During the early and through the “golden” years of the PC, there was a constant need for speed enhancements that allowed the PC to perform up to the expectations of the users. For the past few years, roughly coinciding with the rise of mobile devices, it’s my opinion that, for that vast majority of users, performance has ceased to be of significant importance to almost all consumers — or least to those outside of the specialty users Steve Jobs referred to … with gamers thrown in for good measure. Ironically this increasing processing power, in large part developed to feed demand in PCs, is what has allowed mobile devices to succeed with consumers.

Dangers to Academia

Obviously the rise of mobile devices is a result of some very strong market forces as well as exciting technological developments, but this does necessarily make for a rosy outlook in the short term. My main concerns stem from the heavy consumer lean — both in terms of content and as a business model — of mobile devices. Obviously using a mobile device in no way precludes one from using a PC when the task at hand would logically require it. I know (without firm statistics) that the vast majority of our students have both laptops and mobile devices and use both on a regular basis. However, I have some reservations about (institutionally) going out of our way to facilitate the use of mobile devices, especially as this might have some unintended consequences within the academic sphere.

In discussing this article with a colleague in IT, he confided that he increasingly found himself using his mobile device almost exclusively to meet his duties on some days. On one hand, he thought it was wonderful that it allowed him to do so, but on the other that he worried that the limitations of the device (legibility, ease of input, etc.) were such that on those days he adjusted his workflow and to some degree his priorities to deal with these deficiencies. On the fairly low-end task of email, I’m fairly certain that to some degree my “close-reading” of incoming emails, as well as the quality of outgoing content to a larger degree suffer when using a small mobile device.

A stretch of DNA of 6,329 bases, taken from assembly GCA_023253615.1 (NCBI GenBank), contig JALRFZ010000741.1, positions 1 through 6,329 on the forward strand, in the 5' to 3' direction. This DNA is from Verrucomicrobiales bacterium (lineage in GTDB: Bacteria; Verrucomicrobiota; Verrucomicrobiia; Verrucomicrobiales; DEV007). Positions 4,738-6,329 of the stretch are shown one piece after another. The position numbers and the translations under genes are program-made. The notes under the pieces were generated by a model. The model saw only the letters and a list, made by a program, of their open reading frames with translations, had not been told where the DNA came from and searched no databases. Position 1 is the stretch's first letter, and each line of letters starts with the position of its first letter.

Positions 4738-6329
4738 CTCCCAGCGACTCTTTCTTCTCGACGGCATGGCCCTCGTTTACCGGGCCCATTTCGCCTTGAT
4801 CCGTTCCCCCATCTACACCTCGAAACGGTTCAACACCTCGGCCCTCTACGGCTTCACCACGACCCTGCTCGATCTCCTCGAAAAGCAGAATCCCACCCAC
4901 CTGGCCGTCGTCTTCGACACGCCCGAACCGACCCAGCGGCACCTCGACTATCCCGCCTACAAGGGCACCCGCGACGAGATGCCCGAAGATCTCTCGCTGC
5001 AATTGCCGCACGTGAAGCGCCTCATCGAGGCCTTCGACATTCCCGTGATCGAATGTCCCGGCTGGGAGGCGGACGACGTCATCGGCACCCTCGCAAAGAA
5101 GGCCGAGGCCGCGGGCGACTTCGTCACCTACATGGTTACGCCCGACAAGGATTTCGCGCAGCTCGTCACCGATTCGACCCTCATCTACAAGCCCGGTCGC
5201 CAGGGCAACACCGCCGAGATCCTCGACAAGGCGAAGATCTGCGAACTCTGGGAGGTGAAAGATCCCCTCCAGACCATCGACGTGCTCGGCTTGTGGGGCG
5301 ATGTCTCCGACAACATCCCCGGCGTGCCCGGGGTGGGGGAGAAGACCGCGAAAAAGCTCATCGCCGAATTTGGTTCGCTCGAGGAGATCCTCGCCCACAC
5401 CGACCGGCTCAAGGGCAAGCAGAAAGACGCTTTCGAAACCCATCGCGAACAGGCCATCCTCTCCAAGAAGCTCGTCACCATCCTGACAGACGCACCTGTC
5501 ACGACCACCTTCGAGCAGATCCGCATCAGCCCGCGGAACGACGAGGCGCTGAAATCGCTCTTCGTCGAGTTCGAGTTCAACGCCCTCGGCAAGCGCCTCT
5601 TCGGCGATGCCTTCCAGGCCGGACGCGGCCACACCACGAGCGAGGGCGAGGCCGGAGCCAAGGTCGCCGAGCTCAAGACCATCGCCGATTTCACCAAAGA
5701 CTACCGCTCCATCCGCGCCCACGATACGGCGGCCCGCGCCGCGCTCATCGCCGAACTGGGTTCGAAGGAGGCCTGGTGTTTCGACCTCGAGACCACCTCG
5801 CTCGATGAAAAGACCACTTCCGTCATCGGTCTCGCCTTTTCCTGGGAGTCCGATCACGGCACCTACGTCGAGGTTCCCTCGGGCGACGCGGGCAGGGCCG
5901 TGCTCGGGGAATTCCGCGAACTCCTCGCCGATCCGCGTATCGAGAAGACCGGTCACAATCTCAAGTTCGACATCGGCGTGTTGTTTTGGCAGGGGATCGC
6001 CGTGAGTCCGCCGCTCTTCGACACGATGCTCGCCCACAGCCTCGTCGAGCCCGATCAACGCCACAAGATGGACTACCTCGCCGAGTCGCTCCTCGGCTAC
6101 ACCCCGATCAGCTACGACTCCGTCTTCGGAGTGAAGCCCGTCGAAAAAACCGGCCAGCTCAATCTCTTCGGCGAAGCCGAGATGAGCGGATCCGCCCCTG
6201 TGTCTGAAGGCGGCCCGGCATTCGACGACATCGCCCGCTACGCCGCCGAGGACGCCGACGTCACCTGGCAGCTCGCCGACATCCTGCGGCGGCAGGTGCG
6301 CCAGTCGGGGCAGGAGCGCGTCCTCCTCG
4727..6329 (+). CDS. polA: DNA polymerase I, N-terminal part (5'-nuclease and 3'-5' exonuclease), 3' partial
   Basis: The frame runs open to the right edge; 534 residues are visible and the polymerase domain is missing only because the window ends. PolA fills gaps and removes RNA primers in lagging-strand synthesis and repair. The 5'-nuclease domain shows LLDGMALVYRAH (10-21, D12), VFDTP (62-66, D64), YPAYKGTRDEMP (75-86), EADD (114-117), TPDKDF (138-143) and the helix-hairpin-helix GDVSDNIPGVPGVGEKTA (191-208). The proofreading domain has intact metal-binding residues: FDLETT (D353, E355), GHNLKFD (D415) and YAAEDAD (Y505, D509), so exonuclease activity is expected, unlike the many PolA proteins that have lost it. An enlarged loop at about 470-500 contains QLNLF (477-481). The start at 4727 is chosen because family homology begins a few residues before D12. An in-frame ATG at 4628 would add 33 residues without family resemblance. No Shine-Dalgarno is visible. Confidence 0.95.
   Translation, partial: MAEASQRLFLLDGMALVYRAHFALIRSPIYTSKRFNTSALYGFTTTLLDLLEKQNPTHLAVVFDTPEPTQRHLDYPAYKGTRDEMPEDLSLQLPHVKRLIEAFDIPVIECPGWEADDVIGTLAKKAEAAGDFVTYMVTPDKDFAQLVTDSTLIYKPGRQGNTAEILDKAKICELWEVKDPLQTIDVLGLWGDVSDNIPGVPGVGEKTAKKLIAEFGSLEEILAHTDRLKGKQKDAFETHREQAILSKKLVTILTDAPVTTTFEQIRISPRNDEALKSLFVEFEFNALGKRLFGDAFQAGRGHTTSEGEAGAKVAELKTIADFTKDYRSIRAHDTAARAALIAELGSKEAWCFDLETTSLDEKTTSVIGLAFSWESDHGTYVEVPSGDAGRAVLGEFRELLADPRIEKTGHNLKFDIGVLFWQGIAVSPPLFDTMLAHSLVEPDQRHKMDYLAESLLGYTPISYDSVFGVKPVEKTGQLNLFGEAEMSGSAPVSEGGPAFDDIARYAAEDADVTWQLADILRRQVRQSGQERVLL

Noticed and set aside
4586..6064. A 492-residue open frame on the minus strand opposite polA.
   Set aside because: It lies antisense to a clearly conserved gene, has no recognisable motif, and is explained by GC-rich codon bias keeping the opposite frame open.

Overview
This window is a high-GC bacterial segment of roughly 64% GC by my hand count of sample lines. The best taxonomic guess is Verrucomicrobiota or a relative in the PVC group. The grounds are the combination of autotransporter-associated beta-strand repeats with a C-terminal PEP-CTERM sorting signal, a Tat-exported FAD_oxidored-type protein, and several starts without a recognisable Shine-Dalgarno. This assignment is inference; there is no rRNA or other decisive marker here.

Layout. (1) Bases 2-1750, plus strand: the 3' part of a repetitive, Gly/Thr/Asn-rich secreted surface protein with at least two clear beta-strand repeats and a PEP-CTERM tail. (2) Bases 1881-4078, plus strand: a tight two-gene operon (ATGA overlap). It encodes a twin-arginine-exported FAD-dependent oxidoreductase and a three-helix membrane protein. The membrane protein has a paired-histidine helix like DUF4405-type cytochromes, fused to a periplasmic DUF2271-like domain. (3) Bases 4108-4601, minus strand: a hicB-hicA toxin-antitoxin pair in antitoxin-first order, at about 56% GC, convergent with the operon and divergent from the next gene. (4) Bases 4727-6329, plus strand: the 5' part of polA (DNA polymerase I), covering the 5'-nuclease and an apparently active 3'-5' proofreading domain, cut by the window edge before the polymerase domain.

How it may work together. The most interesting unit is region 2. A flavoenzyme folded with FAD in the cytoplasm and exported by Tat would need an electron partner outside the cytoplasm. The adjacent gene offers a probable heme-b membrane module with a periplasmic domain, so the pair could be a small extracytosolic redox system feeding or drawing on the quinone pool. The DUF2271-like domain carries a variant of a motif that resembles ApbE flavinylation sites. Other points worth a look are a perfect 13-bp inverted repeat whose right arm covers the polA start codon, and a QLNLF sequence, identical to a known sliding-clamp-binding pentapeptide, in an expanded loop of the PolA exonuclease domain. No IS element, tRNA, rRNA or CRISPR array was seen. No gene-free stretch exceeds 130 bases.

Another of my concerns related to mobile devices are well summarized in a couple of interesting articles from Wired (1, 2) that make the connection between of the rise of “app-happy” mobile devices, and the decline or (overly alarmist?) possible demise of the Web. The basis of these articles is that mobile devices, due to their (current) nature, lend themselves to content delivery via apps rather than the Web. Perhaps this seems like a subtle point, but they argue that this delivery method intrinsically leads to a less free environment, both intellectually as well as economically.

In large part the “app-happy” nature of mobile devices is not only a result of market forces (i.e. streams of revenues for applications, subscriptions to content, etc.), but also their relative weakness in delivering content in a traditional Web environment due to the previously mentioned technological deficiencies these devices currently have — limited screen area, inefficient input methods, etc. My hopes are that in the not too distant future the evolutionary descendants of technologies like Google Glass, Siri, projected keyboards, and Leap Motion-type interfaces, will allow mobile devices to not only improve the way we consume content but also to match PCs in terms of being platforms for content production.